Clinical Assessment of Prefrontal Lobe Functions

Alexandre Henri-Bhargava, MDCM, MScCH, FRCPC; ; Donald T. Stuss, OC, O Ont, PhD, FRSC, FCAHS, CPsych, ABPP-CN; ; Morris Freedman, MD, FRCPC, FAAN; Behavioral Neurology and Psychiatry p. 704-726 June 2018, Vol.24, No.3 doi: 10.1212/CON.0000000000000609
Review Articles
BROWSE ARTICLES
Article as PDF
Article Level Metrics
-- Select an option --

PURPOSE OF REVIEW: Whereas it was previously thought that there was a single overarching frontal lobe syndrome, it is now clear that several distinct cognitive and behavioral processes are mediated by the frontal lobes. This article reviews these processes and the underlying neuroanatomy and provides an approach to the assessment of prefrontal lobe functions at the bedside.

RECENT FINDINGS: Cognitive and behavioral frontal lobe functions are mediated by the prefrontal regions rather than the frontal lobes as a whole. At least five separate prefrontal functions have been defined: energization, task setting, monitoring, behavioral/emotional regulation, and metacognition. Energization is mediated by the superior medial prefrontal cortices bilaterally, task setting by the left lateral frontal cortex, monitoring by the right lateral prefrontal cortex, behavioral/emotional regulation by the orbitofrontal cortex, and metacognition by the frontal poles. Only task setting and monitoring are considered executive functions.

SUMMARY: Distinct cognitive and behavioral processes are mediated by different parts of the frontal lobe. Lesions in these areas result in characteristic clinical deficits that are discussed in this article. Key messages are that prefrontal regions mediate the higher cortical functions (as opposed to the frontal lobes in general) and that prefrontal functions are not equivalent to executive functions.

Address correspondence to Dr Alexandre Henri-Bhargava, Island Medical Program, University of Victoria, PO Box 1700 STN CSC, Victoria, BC V8W 2Y2, Canada, alexhb@uvic.ca.

RELATIONSHIP DISCLOSURE: Dr Henri-Bhargava has received funding for clinical trials from AstraZeneca, Boehringer Ingelheim Ltd, Eli Lilly and Company, F. Hoffman-La Roche Ltd, and TauRx and has provided expert legal testimony in personal injury litigation in British Columbia. Dr Stuss serves on the advisory board of Spindle Strategy Corporation and has received personal compensation for speaking engagements for Bennett Jones LLP. Dr Stuss receives publishing royalties from Cambridge University Press. Dr Freedman serves as a trustee for the World Federation of Neurology and on the editorial boards of Brain and Cognition and Journal of Parapsychology; has received support from and served on an advisory board for Eli Lilly and Company Canada and receives publishing royalties from Oxford University Press; receives research/grant support from the Alzheimer Society of Canada, Brain Canada Foundation, Centre for Aging and Brain Health Innovation, Canadian Institutes of Health Research, and Westin Brain Institute; receives support from the Behavioural Neurology Physician Recognition Covenant Fund at Baycrest, the Morris Kerzner Memorial Fund, and the Saul A. Silverman Foundation as part of the Canada International Scientific Exchange Program project; and holds stock in companies producing or planning to produce medical marijuana and is listed on a provisional patent related to methods and kits for differential diagnosis of Alzheimer disease.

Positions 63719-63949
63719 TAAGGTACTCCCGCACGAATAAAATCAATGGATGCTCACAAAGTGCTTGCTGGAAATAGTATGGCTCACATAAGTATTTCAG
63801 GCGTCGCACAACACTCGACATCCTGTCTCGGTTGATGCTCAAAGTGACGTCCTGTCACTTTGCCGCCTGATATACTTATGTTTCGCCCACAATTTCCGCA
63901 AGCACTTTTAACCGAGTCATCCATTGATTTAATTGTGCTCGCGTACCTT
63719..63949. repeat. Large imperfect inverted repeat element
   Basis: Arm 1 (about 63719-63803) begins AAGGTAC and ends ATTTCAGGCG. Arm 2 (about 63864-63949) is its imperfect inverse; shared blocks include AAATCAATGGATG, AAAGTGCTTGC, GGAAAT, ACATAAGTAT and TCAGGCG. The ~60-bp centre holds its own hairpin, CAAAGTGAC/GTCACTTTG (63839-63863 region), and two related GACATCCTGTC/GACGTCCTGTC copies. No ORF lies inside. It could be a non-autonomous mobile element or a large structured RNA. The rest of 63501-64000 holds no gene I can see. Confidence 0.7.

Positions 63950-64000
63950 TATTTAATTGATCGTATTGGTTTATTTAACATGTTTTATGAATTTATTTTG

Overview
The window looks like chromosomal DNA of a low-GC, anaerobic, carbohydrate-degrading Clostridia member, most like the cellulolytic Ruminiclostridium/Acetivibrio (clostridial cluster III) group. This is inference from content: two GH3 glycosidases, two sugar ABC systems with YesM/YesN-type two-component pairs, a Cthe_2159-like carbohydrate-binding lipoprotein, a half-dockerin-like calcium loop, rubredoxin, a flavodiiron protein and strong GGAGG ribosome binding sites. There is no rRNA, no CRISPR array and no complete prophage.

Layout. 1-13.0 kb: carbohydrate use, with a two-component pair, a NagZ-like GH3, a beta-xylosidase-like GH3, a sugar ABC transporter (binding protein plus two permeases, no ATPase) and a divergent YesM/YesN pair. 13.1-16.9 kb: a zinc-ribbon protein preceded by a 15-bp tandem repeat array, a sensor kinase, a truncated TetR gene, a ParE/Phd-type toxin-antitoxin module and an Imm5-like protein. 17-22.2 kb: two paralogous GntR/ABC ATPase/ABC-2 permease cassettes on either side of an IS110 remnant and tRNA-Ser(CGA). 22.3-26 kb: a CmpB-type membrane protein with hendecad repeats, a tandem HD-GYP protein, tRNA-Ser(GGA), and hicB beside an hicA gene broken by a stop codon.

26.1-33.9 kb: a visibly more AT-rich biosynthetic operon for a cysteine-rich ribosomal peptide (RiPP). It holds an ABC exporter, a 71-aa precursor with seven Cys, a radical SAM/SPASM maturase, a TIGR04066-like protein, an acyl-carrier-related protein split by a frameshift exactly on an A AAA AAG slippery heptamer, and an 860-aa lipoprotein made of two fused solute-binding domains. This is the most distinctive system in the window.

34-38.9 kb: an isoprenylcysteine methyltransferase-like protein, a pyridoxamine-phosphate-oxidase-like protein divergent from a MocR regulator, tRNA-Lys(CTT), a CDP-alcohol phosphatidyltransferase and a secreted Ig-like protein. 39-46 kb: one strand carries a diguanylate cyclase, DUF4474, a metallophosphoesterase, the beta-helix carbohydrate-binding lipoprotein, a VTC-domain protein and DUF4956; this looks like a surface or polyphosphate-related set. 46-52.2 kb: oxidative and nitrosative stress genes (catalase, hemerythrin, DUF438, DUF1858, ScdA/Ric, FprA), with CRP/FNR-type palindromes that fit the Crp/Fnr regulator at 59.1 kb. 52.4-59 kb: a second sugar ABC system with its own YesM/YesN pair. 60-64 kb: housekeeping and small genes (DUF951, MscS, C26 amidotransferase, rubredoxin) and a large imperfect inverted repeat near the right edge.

UNLABELED USE OF PRODUCTS/INVESTIGATIONAL USE DISCLOSURE: Drs Henri-Bhargava, Stuss, and Freedman report no disclosures.

CONTINUUM AUDIO INTERVIEW AVAILABLE ONLINE

© 2018 American Academy of Neurology